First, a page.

Mid-Course Feedback

Mid-semester surveys are a great way to gauge what students are thinking about a course and how an instructor can potentially address concerns before the end of the semester. This feedback strategy asks students to reflect on what helps and hinders their learning and solicits their suggestions for improvement. 

Ways to Collect Mid-Course Feedback

When it comes to administering a survey of students in your class, you have many options.

  • In-class or out-of-class: You will likely get more responses if you administer the survey in-class. Of course, that also requires you to dedicate some valuable classtime to administering the survey. Since some students will take longer than others to complete the survey, if you administer it in-class you could consider making it the last activity so those who complete the survey quickly can leave.
  • Online or on paper: For smaller classes, it may be feasible to conduct the survey using a paper instrument that you print and bring to class. For larger classes, it may not feasible to print survey instruments much less read through all of them after they’ve been completed and systematically organize the responses. Administering the survey online ensures that responses are legible and provides many more options for data analysis.
  • Anonymous, confidential, or identified: Linking student identities to their survey responses may dissuade some students from providing forthright responses. On the other hand, anonymous surveys can, in some rare instances, elicit abusive or inappropriate responses. It may be possible to weave a middle ground and make identities confidential if you can involve a third-party in the administration of your survey but that adds significant complexity. (It may be possible to use Canvas to do this to some degree as the anonymous option for Canvas surveys can be turned on or off, making it possible for you to initially make a survey anonymous but allowing you to change that later. This seems to raise some ethical complexities…)

When feasible, we recommend that mid-course feedback be collected in-class via on online tool such as a Google Form, Canvas survey, or Qualtrics survey. We also recommend the survey be anonymous; we hope that you have established a classroom community and have students who are highly unlikely to provide inappropriate feedback.

Questions to Consider

  1. Use some or all of the questions used in your end-of-semester course evaluation. That would give you an opportunity to receive that feedback early and either make changes or explain why changes cannot or will not be made.
  2. Use a “Stop-Start-Continue” survey and ask;
    • “What should we STOP doing in this class because it is not helping you learn?
    • What can we START doing in this class that would help you learn?
    • What should we CONTINUE doing in this class that is helping you learn?”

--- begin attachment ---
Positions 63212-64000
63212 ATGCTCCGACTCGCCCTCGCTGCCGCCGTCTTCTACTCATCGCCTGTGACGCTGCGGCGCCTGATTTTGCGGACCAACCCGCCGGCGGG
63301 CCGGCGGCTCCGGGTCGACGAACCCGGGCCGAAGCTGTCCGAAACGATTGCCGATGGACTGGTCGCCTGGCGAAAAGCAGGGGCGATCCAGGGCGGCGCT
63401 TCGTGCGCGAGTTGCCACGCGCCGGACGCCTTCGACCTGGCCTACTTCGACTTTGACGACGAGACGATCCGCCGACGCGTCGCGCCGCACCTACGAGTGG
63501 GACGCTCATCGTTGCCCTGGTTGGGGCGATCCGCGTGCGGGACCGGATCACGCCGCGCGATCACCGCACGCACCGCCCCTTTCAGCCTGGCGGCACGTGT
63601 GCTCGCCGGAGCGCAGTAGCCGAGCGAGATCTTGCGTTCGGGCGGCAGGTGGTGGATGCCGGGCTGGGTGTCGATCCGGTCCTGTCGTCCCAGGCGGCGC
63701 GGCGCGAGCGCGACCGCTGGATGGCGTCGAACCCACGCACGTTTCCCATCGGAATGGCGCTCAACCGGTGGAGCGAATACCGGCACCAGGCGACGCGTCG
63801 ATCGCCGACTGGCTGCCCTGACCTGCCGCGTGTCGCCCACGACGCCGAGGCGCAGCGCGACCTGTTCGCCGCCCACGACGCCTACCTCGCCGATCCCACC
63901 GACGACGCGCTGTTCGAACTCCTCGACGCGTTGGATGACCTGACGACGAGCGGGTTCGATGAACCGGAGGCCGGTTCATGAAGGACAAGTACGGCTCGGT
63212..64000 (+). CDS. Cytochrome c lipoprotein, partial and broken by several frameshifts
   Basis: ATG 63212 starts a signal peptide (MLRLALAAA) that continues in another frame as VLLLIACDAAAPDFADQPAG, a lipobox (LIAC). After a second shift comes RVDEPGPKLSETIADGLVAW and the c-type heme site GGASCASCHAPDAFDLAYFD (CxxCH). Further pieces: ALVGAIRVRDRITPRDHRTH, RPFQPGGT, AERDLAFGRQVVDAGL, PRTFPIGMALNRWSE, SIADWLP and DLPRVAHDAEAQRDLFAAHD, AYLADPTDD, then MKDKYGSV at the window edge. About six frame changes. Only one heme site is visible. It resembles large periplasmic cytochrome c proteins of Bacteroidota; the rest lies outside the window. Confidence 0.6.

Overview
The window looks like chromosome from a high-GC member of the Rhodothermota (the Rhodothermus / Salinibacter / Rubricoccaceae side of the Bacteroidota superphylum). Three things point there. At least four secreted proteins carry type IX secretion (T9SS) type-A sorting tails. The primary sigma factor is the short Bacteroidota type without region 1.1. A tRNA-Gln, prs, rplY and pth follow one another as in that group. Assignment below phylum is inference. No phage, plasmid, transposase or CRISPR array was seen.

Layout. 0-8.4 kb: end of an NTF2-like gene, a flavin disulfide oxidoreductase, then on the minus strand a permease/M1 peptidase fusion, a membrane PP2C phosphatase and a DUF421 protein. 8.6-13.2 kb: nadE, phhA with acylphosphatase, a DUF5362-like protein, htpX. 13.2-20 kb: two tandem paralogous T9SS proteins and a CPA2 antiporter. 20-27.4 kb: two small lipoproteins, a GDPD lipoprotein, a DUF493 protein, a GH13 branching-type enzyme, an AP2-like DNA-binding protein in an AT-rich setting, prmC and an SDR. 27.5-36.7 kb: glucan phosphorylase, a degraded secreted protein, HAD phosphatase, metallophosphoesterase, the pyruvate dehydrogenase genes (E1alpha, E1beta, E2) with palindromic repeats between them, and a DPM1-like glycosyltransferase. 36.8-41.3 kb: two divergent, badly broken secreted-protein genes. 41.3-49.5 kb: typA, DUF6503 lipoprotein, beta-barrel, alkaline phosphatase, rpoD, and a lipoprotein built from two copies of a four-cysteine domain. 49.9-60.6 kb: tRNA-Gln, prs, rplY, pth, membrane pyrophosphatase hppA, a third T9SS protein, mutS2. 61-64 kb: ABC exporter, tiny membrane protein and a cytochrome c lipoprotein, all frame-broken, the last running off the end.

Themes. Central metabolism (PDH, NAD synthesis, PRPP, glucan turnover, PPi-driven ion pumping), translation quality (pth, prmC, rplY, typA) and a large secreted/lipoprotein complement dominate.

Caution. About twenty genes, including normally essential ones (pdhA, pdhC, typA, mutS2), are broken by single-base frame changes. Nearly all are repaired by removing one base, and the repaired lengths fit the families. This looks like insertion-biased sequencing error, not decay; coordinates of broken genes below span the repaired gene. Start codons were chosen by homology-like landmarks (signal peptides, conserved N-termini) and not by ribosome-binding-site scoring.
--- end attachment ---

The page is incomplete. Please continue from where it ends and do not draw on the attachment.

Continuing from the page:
Additionally, you can include questions specific to the class to address concerns that have arisen so far in the semester or that have been on your mind since you designed or redesigned the course. 

How to Make Sense of the Responses

Faculty who have experience with content analysis, qualitative research, and other methods and methodologies that collect and analyze textual data are often comfortable summarizing the results of open-ended survey questions. For those who do not have that experience, we recommend this simple approach for each question:


  1. Read through all of the responses. As you perform this initial read through, begin taking notes about topics that are occurring frequently.
  2. Read through all of the responses again. This time, assign each response a category based on your initial reading. If you cannot easily assign a response to a category, move on and maybe come back later.
  3. Count the number of responses in each category. If some categories are small, consider if they can be combined with other categories. If some categories are very large, consider whether they should be broken into different categories. (These decisions related to categorization – what counts as a valid category, how many is “small” and how many is “too large” – can be very complex. Try not to get too caught up in getting these decisions just right. You will develop a feel for them as you gain experience doing this. And remember that you’re not analyzing data to include in a peer-reviewed publication – do it well but balance that with your available time and expertise.)
  4. Identify and focus on two sets of responses:
    1. Responses with large counts. If many students said the same general thing or provided feedback about the same topic, that probably warrants consideration.
    2. Responses that strongly resonate with you. If some students identify something that you have really wondered about or were already considering changing, that probably warrants consideration, too.

What To Do With the Feedback?

After collecting and analyzing the feedback data comes the process of communicating your findings back out to your students; this is a crucial part of the mid-semester survey process. Present your “findings,” to the class– this shows them how their input is thoughtfully used to improve the course. If you feel inclined to make any changes, explain what in their feedback led you to those changes. If you will not make changes, explain how your decision was made.

Your CTAL colleagues are happy to review mid-course feedback and work with you to determine what changes, if any, should be made.

Need a survey template?

Google forms provide an easy way to share a link with the class (and collect their responses in a spreadsheet that only you can access). Feel free to copy, tweak, and share this survey template